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Am I going mad?
Old 1 day ago
  #31
Lives for gear
Quote:
Originally Posted by joeq View Post
Some people will prefer mp3s....

...and then there are the normal people.


here it is how I see it in a nutshell: You did a mix. You liked that mix better after an mp3 compression process removed almost 90% of the file's data, and rolled off a big chunk of the high end.
It seems that, contrary to what you are saying, the new normal is becoming a preference for the sound of MP3 over CD.
The Sizzling Sound of Music - O'Reilly Radar
I think we should leave the final word on whether or not there is “more to it” to researchers/scientists.
Old 22 hours ago
  #32
Quote:
Originally Posted by ayskura View Post
Bollo**s

Just listen with a proper tape machine with a proper tape and a proper recording within a mastering environment and then talk. I did and I was surprised as I thought cassette were ****. They are not.

And better still listen to a reel to reel then we talk.

Anyway the topic isn't about cassette is it? It is about 128kbps MP3, audio masking effect and the effect it has on coversion
No one is talking or arguing about the resolution of reel to reels. That’s straw man territory.

Maybe it is possible under ideal circumstances to get a perceivably “good” result out of cassette tape. I still don’t think it’s worth the effort.

Quote:
Originally Posted by ayskura View Post
I did that indeed and anyway the debate it out of topic.
Stick with the original topic if you have anything interesting to add
Otherwise there are plenty of discussion on tape and tape emulation etc etc
Remember we are talking of
*pleasant*
Not
*fidelity*
Please also don’t attempt to mod threads yourself, we take a dim view of that.
Old 20 hours ago
  #33
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Thread Starter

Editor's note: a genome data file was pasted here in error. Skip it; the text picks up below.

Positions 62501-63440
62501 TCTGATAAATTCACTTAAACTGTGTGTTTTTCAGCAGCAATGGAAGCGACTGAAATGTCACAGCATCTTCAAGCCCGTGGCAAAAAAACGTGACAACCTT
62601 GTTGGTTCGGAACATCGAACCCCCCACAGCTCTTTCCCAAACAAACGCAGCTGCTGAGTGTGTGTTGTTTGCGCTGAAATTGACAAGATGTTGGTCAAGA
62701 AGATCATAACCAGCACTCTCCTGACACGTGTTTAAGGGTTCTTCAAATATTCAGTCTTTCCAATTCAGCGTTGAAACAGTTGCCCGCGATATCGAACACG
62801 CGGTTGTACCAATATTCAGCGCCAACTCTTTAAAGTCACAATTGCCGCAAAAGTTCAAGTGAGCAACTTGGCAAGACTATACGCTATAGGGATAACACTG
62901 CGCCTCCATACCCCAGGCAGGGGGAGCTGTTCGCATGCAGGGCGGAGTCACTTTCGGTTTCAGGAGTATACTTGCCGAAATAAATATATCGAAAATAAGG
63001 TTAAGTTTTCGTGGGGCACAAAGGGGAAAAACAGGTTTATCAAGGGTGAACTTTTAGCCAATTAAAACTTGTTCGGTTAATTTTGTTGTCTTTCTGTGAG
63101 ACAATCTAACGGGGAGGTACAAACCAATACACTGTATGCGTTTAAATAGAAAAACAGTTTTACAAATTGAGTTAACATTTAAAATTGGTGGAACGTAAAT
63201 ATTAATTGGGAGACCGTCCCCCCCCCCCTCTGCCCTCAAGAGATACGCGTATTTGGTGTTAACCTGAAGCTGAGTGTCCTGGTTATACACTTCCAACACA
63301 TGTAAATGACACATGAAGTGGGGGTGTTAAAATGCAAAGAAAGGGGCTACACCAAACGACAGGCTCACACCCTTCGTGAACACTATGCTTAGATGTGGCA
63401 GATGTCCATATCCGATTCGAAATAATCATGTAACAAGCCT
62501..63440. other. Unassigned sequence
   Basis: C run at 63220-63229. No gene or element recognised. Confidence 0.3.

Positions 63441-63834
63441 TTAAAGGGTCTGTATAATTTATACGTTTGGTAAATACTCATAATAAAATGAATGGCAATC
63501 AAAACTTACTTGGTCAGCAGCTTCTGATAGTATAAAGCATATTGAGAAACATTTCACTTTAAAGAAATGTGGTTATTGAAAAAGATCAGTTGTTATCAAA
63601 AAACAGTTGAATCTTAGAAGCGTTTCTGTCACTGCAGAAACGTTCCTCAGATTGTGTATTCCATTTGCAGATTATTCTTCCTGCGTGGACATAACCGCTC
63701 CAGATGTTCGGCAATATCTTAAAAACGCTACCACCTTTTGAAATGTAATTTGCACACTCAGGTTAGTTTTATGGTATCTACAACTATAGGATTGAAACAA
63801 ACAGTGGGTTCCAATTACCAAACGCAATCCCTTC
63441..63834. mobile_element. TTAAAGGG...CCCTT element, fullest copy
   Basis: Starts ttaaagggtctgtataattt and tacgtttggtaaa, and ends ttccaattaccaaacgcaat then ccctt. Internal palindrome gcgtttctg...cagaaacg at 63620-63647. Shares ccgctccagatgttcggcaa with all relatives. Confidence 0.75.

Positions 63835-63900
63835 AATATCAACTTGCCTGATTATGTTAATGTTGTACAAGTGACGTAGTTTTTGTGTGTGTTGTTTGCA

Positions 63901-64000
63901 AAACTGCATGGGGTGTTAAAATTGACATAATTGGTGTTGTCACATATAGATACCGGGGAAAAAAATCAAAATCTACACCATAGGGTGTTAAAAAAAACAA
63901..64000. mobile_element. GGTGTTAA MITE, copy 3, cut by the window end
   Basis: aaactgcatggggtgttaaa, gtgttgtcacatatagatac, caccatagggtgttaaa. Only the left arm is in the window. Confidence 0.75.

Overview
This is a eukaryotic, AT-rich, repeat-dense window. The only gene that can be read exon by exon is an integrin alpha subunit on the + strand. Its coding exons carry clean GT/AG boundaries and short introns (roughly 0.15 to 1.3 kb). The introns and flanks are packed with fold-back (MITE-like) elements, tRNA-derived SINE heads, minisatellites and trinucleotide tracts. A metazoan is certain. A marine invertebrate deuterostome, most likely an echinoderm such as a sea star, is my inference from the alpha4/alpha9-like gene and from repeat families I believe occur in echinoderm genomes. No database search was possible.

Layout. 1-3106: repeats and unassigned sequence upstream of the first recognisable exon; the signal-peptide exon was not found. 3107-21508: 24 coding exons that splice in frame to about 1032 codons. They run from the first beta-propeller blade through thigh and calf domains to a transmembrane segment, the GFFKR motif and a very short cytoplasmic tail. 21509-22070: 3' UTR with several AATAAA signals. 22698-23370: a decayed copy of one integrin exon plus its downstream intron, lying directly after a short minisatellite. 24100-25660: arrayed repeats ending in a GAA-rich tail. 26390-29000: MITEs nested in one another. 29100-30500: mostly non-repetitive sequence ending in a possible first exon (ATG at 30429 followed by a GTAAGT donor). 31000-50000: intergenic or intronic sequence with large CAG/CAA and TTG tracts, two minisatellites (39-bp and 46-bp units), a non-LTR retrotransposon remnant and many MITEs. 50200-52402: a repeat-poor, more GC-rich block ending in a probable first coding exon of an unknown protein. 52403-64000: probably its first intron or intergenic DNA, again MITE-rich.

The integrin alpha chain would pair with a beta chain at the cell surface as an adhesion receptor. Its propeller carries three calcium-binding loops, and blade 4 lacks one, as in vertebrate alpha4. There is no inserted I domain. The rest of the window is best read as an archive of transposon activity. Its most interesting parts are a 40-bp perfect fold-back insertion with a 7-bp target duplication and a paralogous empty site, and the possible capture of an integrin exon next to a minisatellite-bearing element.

Because I think I like the 128 on most music!
It's like if it works better but anyway going back to the topics

My title is am I going crazy because I know what wall I am against talking about it here full of people like you, and then there is the rest which know what they do and that's why 128 become standard in many places.

I am not here arguing about the sonic degradation of it, as I said also reel to reel and vinyl degrade the sound so maybe it's something which makes it more pleasant to the hear. And I am not referring to my mix but to yours for example. Try and see it will be sounding better to the hear of many people. Something you should consider. Like the sound of tape or vinyl, 128 has a sound which will be remembered with nostalgia and hate as both the above formats.

Nevertheless I have a question which is of a stripped down version of a mix can sound better due to less informations hitting the converters and speakers.

I am sure you have no answer to this as most of us but nevertheless it is a possibility.



Quote:
Originally Posted by joeq View Post
Hmm. Looks to me like the thread title is "Am I Going Mad" - so really anything relating to your capacity for self-delusion is not only on the table, but as they say on Law and Order: "you opened the door, counselor!"

You would LIKE the thread topic to be: "let's all pretend this is a real thing and make up pseudoscientific reasons why"

We all know why you like it, it's because it's what you like. That doesn't make you "crazy" ... although the specifics of your declared tastes are enough to make you "weird". You are more than allowed to like what you like, but please stop trying to convince other people that there is "more to it" than that. No it's not 'leaving more space' for the "human" frequencies. Please. . Nothing more than your individual preference is required to 'explain' the phenomenon. Some people will prefer mp3s....

...and then there are the normal people.


here it is how I see it in a nutshell: You did a mix. You liked that mix better after an mp3 compression process removed almost 90% of the file's data, and rolled off a big chunk of the high end.